|Messier 4 recorded with the MPG / ESO 2.2 m telescope|
equinox : J2000.0 , epoch : J2000.0
|Right ascension||16 h 23 m 35.4 s|
|declination||−26 ° 31 ′ 32 ″|
|Brightness (visual)||5.4 likes|
|Angular expansion||36.0 '|
|Integrated spectral type||F8|
|Redshift||(2.35 ± 0.01) · 10 -4|
|Radial velocity||70.4 ± 0.4 km / s|
(2.2 kpc )
|Age||12–13 billion years|
|M 4 • NGC 6121 • C 1620-264 • GCl 41 •|
The globular cluster Messier 4 (M 4 for short) is in the constellation Scorpio , not far from the bright star Antares . In the NGC catalog the celestial object has the number 6121. M 4 is the closest globular cluster at 7000 ly, so it is often used for special investigations.
The cluster has about 100,000 stars with a diameter of 75 light years and is rather weakly concentrated (class 9), so it does not show a very pronounced central brightness. A study of more than 600 white dwarfs found an age of approximately 12.7 billion years.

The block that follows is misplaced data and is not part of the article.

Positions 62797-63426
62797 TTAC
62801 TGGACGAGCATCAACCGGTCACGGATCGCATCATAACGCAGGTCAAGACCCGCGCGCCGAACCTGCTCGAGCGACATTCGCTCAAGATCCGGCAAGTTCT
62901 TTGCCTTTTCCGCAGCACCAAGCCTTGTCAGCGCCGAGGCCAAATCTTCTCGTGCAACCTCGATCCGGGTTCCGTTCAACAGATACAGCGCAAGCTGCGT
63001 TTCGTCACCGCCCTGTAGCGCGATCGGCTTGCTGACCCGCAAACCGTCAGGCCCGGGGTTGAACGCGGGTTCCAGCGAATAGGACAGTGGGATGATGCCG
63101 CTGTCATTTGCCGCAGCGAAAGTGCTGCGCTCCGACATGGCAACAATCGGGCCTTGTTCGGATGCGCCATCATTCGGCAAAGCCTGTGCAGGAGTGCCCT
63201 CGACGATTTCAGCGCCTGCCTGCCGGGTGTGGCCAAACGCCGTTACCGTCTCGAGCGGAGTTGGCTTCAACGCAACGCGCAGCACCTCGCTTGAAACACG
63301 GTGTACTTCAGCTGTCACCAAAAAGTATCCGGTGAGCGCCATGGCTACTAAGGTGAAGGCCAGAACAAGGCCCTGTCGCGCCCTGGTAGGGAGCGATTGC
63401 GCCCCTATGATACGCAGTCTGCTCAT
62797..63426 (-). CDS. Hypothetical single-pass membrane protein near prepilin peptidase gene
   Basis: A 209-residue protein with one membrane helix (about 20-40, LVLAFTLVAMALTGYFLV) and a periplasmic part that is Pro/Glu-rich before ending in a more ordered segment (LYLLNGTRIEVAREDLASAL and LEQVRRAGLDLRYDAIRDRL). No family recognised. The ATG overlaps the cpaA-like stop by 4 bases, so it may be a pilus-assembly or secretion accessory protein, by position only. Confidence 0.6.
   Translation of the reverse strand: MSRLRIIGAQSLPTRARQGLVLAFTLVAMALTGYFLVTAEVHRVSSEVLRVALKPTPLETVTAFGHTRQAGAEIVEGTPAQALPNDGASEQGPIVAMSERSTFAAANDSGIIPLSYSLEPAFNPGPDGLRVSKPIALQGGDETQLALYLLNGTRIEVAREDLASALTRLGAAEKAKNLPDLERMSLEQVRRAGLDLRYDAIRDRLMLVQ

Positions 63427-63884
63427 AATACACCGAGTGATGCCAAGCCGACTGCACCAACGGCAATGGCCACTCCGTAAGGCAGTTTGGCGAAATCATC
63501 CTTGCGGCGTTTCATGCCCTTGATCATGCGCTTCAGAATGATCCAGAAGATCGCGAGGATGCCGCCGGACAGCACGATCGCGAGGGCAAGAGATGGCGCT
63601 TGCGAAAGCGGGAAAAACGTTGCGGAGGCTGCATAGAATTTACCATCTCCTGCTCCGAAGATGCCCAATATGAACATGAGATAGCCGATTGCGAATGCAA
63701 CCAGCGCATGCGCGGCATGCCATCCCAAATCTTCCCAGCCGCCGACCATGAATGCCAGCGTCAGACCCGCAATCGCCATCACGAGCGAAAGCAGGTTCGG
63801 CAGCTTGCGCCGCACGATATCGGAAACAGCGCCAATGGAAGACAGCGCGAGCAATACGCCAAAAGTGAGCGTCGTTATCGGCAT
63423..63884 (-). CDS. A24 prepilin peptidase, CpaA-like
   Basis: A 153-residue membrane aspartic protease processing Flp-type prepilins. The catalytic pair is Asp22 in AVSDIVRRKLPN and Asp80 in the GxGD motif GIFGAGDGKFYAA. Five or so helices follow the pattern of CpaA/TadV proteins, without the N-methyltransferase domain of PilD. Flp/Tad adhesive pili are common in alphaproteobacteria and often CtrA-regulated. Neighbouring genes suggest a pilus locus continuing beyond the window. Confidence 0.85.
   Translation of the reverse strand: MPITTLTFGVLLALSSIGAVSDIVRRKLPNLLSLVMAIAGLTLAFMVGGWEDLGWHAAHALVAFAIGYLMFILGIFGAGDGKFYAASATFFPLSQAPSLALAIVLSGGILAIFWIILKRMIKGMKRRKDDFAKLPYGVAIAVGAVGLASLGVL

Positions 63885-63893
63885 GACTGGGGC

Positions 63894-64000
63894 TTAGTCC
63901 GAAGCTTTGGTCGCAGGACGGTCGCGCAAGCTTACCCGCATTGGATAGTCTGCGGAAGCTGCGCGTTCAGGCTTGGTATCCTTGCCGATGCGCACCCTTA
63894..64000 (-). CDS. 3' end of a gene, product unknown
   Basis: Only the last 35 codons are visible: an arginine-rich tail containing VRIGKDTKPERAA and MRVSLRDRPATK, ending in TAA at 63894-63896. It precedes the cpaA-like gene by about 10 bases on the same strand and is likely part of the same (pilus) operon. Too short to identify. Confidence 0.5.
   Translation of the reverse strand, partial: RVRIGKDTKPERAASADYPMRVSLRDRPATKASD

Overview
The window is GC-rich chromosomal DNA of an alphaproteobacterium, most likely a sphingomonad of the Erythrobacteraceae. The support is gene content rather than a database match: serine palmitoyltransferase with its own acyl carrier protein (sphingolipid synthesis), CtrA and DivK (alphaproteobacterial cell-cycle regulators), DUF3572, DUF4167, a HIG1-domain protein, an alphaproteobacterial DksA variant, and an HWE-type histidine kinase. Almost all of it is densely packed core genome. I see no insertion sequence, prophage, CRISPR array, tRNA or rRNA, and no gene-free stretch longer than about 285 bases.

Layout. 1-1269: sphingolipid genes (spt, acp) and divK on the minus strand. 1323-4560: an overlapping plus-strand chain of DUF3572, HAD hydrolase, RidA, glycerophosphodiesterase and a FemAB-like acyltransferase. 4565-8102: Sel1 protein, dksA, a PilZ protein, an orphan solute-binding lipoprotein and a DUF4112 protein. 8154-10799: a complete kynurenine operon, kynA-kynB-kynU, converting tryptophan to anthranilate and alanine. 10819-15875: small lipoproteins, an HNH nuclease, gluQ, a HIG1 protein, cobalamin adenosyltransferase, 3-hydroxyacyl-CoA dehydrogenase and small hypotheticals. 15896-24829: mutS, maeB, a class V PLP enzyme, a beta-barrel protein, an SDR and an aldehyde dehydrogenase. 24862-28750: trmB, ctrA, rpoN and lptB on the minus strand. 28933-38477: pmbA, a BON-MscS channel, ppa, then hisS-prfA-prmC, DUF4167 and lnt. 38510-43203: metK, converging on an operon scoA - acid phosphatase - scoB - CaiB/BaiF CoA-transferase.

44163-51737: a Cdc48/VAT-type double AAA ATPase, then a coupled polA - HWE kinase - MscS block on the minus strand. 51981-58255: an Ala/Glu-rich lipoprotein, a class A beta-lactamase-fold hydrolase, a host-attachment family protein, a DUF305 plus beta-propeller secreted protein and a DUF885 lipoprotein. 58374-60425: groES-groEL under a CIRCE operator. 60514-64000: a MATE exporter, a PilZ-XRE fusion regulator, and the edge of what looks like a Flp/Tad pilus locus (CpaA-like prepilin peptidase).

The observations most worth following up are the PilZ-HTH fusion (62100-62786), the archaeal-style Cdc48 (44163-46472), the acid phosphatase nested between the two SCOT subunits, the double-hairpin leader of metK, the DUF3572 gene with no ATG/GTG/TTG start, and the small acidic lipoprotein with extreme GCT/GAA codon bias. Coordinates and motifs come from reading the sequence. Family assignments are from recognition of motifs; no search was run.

Although it is quite small, M 4 has a considerable angular expansion and is therefore an impressive object for astronomical observation. Because of its southern position, however, the cluster is less attractive to amateur astronomers in Central Europe than the nearby M5 or M19 .
- Detailed information on M 4 ( Memento from September 28, 2007 in the Internet Archive )
- ESO: This globular cluster holds a secret + photos, map & animation - September 5th, 2012
- NASA / IPAC EXTRAGALACTIC DATABASE
- NED data for the Messier Objects
- SEDS : NGC 6121
- Messier 4 at SEDS
- Stars and Space , June 2006, p. 56.
- Bernd Koch, Stefan Korth: The Messier objects. The 110 classic destinations for sky watchers. Kosmos-Verlag, Stuttgart 2010.